Computer Incident Response and Product Security

Author: Damir Rajnovic
Pages: 256
Publisher: Cisco Press
ISBN: 1587052644


As time passes, more and more companies realize the importance of having an in-house incident response team. But how to go about forming one and organizing its functioning? This book offers the answers to those questions and teaches you to ask the right questions when dealing with unique situations. The title is divided in two logical units: incident response and vulnerability management.

About the author

Damir Rajnovic works on the Cisco PSIRT team where he handles customer’s security incidents and security vulnerabilities in all Cisco products. In 1995 he formed CARNet CERT (Croatian Academic and Educational Network Computer Incident Response Team). Before moving to the Cisco PSIRT team, he worked in EuroCERT, which was a project that aimed to coordinate CERTs within the European region.

Inside the book

Judging by the steep increase of breaches suffered by company networks and databases in the last few years, it is beginning to dawn on some people that there is not technology and no product that can in and of itself be the perfect defense choice – especially when it comes to what came to be known as Advanced Persistent Threats.

They need to be always alert to the possibility of a breach and ready to react to it, and that means having a dedicated team of experts that know what they are doing. The it-won’t-happen-to-me attitude is slowly becoming laughable, and if you need more reasons to convince management to establish an incident response team, the first chapter of this book is for you.

If you have already gained their approval, you can start forming the team by answering a series of questions: Who will the team serve and to which attacks will it respond? How will it be funded? How is it positioned within the organization’s hierarchy and what topology will it have?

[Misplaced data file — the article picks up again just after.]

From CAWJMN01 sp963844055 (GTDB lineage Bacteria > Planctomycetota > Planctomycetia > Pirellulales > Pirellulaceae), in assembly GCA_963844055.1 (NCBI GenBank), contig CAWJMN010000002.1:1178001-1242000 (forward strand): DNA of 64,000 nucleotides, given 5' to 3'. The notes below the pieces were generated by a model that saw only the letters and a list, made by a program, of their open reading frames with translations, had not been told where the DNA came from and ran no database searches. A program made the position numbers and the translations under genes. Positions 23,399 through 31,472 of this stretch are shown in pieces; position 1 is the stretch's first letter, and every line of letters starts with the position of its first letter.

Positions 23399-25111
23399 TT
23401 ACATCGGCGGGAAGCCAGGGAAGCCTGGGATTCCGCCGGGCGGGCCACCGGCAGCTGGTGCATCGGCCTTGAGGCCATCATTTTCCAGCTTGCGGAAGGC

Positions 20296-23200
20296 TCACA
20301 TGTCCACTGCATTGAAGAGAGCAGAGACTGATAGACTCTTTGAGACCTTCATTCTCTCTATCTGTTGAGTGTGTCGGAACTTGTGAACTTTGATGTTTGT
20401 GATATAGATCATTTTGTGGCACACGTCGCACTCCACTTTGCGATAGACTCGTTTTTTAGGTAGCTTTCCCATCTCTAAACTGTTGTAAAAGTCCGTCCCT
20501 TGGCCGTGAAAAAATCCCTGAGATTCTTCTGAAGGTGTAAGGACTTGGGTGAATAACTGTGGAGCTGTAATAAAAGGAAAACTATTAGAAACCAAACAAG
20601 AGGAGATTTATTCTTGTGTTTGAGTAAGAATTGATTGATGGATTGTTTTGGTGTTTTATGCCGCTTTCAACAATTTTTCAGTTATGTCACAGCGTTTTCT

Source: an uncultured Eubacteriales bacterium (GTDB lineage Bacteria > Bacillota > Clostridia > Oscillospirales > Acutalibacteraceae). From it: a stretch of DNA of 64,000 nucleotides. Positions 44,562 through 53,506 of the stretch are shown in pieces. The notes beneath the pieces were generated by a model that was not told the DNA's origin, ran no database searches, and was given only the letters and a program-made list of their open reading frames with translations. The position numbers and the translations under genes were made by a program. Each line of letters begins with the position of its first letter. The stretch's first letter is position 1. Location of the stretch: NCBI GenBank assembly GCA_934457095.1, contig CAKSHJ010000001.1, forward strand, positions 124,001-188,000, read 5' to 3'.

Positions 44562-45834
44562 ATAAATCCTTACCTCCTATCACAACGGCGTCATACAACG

Finally, you’ll need to develop and institute policies and procedures regarding incident classification and handling, information protection and dissemination, record retention, cooperation with other groups, and many other things.

Next, you need to think about the ideal size for the team and who would be the perfect candidate for it. Working hours should be established, and the rest of the company should be made aware that the team (finally) exists, so that they know who to contact when a security breach happens. Also, the team must contact the other departments in the company and establish a good rapport. In the end, the group must know exactly what it must protect and establish strategies to do it and think of viable scenarios that could come to pass.

How to respond to various attacks and to handle incident coordination when the attacks are coming from different states and continents is described in detail in Chapters 4 and 5, and the sixth offers information about the various organizations and forums of which your team will ideally be part of in the future and which will help you with issues that might arise and you can’t find the answer to.

Chapter 7 marks the beginning of the second part of the book – the one intended to help those vendors that have already realized there is no such thing as a product without security flaws and are determined to manage them adequately.

Major software and hardware companies have instituted mechanisms regarding vulnerability management, and some are even offering bounties as an incentive for researchers to search for and responsibly disclose found vulnerabilities and help them fix them. What is a reasonable timeline for each phase of vulnerability fixing? Find out in this book.

The process of creating and operating a product security team has also its rules, and you can find out all about them in Chapter 8 and 9. How to best handle security vulnerabilities and issue notifications for them is dealt with in the rest of the book.

Final thoughts

Although at first glance it could seem too short to offer real insight, this book will surprise you. The author has wisely chosen to concentrate on incident response and product security, as these two topics are rarely addressed in this manner.

The title is so chock-full with helpful and very specific advice, which makes it a must read for everyone who’s considering establishing a IR or Product Security team and wondering how to do it. I was pleasantly surprised by the direct and very concise way the author explains each topic and course of action, and I suspect everyone who values their time will appreciate it as much as I did.

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